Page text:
See also our reviews of the Varg Veum movies on DVD!
Yours Until Death, by Gunnar Staalesen
This book is classic Varg Veum, and a strong addition to the series. Originally entitled Din til døden and published in 1979, it was the second book published in Gunnar Staalesen’s much celebrated series about the Bergen sleuth Varg Veum, and Staalesen’s Norwegian breakthrough. Yours Until Death is a relatively noir crime fiction novel, set in bleak and rainy Bergen and featuring a disillusioned Veum, a man with a past as a social worker – but without much of a present. He is now divorced detective, nearly broke, has no clients to speak of, and lots of unpaid bills.
Then one rainy day he actually gets a new client. Roar, a little man, eight and a half years old and sharp as a tack , comes to Varg’s office with a problem. He has found the sleuth in the telephone book, listed under “Detective Bureaus”.
“Maybe it was because he was the youngest client I’d ever had. Maybe it was because he reminded me of another little boy in another part of Bergen. Or maybe it was because I had nothing else to do. Anyway, I listened to him.”
Somebody has stolen Roar’s bike, and he wants Varg to help him get it back. He knows who stole it, and he knows where it is. The bike is being held hostage by a gang of teenagers from his neighborhood who specialize in terrorizing the locals, and are led by a nineteen year old psychopath named Joker. These bad boys want to lure Roar’s mother to their hut in the forest to get the bike so they can molest her, as they have molested others.
Varg Veum recovers the stolen bike, and meets Roar’s mother Wenche Andresen a beautiful and blue-eyed, shy, and very sensuous woman and becomes infatuated by her. However, what seemingly is the conclusion of yet another trivial case turns into the beginning of something far bigger and more ominous.; Varg gets sucked into a murder case where the victim is Roar’s father and the person accused of the murder is Roar’s mother.- Varg is convinced that Wenche is innocent, even though all the evidence points to her. Trying to prove her innocence, and perhaps also to win her love, Veum very soon finds himself in grave danger.
Yours Until Death is great crime fiction, wonderfully written and excellently translated into English by Margaret Amassian; very dark yet full of dark and understated humor and at times almost unbearably tense. It is a novel more than anything about the potentially destructive force of lust and passion.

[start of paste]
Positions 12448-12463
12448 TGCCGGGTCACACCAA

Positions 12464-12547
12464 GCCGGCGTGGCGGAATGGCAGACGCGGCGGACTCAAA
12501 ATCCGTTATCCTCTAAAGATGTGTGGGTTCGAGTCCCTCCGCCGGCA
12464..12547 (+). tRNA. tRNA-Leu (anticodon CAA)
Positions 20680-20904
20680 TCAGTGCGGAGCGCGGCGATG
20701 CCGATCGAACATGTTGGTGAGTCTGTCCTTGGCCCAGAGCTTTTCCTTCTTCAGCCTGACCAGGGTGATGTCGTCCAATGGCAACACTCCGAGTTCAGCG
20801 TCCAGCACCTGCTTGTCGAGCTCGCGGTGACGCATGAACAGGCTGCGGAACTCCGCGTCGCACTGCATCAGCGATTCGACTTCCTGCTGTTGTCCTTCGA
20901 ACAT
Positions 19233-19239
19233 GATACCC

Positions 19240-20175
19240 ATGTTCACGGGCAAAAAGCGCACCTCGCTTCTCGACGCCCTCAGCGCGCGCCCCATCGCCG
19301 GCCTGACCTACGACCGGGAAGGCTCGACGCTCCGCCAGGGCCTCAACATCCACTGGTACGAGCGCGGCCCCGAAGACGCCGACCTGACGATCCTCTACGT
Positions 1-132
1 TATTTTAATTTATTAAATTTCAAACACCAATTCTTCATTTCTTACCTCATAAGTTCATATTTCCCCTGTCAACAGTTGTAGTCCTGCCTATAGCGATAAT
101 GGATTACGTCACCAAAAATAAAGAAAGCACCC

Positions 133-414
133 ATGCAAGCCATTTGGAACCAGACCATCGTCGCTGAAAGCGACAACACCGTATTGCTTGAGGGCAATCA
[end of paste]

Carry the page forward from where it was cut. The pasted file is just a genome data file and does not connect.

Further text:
‘one of the finest, most serious, most ambitious books in post-war Norwegian crime writing’ - Norwegian critic Nils Nordberg
'Staalesen is another fine representative of Scandinavian crime fiction’—Independent
‘Varg Veum is in the best traditions of sleuthery’ —The Times
The Writing on the Wall, by Gunnar Staalesen
Gunnar Staalesen is Norwegian, born in Bergen, 1947. He has, among other books, written a series of crime books starring private detective Varg Veum. The first book in this series was published in 1977. Varg Veum is a kind of Scandinavian Philip Marlowe. He is a former social worker turned private detective. Staalesens books have been translated into 12 languages. The Writing on the Wall was originally published in Norwegian in 1995.
In The Writing on the Wall, Varg Veum returns from the funeral of his ex-wife's most recent husband to find the distressed mother of missing 16 year old girl Torild, waiting to see him. Usually, when women are waiting to see Veum, something bad has happened or will happen.
Also, Bergen is buzzing with rumours about the death of Judge Brandt after he is found dead in a hotel room wearing flimsy female underwear.
Varg Veum starts digging. He looks into the last known sightings of Torild and her few friends. They seem to centre around a local amusement arcade. What initially seems pretty normal, rebellious behaviour seems to be covering up something more sinister, and Veum soon receives death threats. Then Torild is found dead.
Gradually what appears as the result of Veum's digging, is a thriving teenage prostitution scene in the city. Varg is also convinced that there is a connection to the death of Judge Brandt. Before long, Varg finds himself deep within the seedy underbelly of Bergen’s criminal world.
The Writing on the Wall is a detective novel you like or don't like. To a large extent this has to do with Varg Veum. The novel itself is good, it is well written, and Staalesen is great with dialogues, but it doesn't really excite you. However, if like me you have read a number of Staalesen's novels and love Varg Veum, it is a great book. And generally, I think readers that like Veum will also like the book. But Veum isn't all that likeable! He is a straight, believable hero, but he is a little boring and simple to some readers. Personally, I like him because he is pretty low key for a guy from Bergen, and is a little bit shabby. However, I do recommend The Writing on the Wall.